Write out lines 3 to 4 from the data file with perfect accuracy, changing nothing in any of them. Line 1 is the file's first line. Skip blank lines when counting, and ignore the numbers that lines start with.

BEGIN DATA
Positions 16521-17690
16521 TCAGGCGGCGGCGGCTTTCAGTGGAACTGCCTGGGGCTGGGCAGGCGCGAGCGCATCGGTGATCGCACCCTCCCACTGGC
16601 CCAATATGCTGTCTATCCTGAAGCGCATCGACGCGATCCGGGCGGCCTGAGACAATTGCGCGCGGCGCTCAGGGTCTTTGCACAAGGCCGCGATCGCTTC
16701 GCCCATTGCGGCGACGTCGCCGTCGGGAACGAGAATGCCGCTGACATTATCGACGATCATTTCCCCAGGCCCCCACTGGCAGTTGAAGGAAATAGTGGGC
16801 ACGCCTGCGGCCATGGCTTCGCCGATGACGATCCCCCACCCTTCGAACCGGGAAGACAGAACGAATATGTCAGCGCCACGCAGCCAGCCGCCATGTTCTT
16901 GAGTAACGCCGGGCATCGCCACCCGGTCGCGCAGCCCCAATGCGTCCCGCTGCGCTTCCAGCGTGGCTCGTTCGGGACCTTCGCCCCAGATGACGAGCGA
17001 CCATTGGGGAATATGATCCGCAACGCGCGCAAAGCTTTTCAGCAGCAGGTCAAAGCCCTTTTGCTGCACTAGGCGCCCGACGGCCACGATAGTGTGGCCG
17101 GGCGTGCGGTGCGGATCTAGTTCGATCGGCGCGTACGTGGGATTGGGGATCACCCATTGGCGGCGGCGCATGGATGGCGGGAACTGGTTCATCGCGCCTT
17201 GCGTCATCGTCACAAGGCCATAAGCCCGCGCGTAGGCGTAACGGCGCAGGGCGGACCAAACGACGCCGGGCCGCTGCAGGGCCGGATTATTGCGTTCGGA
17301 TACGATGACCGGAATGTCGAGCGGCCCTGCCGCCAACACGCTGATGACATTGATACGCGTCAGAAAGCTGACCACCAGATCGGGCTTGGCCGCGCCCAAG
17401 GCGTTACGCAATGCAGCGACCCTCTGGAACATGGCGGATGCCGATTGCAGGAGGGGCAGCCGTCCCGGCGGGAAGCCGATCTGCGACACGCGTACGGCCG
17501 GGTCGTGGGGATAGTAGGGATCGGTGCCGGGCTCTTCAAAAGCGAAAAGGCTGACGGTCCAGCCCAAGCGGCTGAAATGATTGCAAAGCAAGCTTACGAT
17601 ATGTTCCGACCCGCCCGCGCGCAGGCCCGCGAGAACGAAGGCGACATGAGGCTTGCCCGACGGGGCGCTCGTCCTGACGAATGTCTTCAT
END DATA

16601 CCAATATGCTGTCTATCCTGAAGCGCATCGACGCGATCCGGGCGGCCTGAGACAATTGCGCGCGGCGCTCAGGGTCTTTGCACAAGGCCGCGATCGCTTC
16701 GCCCATTGCGGCGACGTCGCCGTCGGGAACGAGAATGCCGCTGACATTATCGACGATCATTTCCCCAGGCCCCCACTGGCAGTTGAAGGAAATAGTGGGC